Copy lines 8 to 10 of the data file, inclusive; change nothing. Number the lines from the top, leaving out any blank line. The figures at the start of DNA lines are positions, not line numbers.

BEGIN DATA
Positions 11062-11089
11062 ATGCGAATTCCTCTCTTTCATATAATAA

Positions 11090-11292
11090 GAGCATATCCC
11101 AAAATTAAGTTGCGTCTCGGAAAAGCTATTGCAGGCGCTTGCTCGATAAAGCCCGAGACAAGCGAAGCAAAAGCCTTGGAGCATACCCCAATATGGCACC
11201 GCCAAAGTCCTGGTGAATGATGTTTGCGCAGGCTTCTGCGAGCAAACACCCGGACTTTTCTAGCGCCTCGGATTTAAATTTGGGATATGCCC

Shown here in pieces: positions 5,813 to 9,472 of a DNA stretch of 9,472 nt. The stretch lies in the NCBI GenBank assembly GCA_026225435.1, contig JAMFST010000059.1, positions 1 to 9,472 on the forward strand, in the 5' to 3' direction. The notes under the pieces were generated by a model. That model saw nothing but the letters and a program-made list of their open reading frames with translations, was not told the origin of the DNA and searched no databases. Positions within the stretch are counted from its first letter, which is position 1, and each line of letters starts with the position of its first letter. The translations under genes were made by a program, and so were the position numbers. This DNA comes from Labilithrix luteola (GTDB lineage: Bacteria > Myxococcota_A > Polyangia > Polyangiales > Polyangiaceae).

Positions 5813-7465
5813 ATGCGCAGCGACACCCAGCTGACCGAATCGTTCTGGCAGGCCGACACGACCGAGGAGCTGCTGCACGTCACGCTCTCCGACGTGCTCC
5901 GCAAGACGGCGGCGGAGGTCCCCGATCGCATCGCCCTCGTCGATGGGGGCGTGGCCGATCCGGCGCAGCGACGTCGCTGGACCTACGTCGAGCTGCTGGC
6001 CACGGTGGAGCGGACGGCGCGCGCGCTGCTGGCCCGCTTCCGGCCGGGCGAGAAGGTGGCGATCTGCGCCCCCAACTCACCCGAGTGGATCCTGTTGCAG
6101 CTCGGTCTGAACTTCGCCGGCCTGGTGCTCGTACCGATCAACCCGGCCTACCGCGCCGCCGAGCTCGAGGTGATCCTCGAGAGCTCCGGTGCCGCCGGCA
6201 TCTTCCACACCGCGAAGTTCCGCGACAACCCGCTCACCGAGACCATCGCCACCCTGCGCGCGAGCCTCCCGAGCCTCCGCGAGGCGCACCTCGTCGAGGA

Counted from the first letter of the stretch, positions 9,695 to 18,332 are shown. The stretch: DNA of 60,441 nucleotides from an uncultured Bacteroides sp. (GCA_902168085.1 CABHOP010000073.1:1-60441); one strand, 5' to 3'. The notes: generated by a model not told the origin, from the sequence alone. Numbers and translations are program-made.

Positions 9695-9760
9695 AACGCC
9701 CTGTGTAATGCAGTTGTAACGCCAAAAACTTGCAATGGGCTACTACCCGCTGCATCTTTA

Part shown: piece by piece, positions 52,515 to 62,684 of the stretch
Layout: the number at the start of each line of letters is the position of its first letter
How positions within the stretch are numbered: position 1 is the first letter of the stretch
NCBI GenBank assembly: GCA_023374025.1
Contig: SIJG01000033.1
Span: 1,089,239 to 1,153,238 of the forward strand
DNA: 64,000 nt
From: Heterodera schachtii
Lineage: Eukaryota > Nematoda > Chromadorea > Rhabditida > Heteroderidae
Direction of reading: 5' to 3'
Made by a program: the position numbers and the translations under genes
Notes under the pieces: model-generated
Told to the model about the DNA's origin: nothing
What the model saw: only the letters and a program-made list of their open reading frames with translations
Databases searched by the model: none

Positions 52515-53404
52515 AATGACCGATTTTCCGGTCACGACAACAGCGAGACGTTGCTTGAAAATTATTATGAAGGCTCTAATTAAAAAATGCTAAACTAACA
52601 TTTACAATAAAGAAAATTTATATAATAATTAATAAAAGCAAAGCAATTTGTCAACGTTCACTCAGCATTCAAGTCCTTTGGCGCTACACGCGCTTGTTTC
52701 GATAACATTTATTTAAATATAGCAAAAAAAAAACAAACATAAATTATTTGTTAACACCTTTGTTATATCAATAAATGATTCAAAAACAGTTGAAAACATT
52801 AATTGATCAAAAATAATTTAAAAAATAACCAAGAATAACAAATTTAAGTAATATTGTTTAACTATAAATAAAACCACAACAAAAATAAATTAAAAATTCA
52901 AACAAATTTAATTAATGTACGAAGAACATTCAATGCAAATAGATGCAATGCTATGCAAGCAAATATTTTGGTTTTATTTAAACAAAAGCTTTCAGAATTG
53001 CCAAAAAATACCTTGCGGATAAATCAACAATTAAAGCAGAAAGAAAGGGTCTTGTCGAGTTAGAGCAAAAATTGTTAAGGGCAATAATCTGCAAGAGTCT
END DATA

Positions 5813-7465
5813 ATGCGCAGCGACACCCAGCTGACCGAATCGTTCTGGCAGGCCGACACGACCGAGGAGCTGCTGCACGTCACGCTCTCCGACGTGCTCC
5901 GCAAGACGGCGGCGGAGGTCCCCGATCGCATCGCCCTCGTCGATGGGGGCGTGGCCGATCCGGCGCAGCGACGTCGCTGGACCTACGTCGAGCTGCTGGC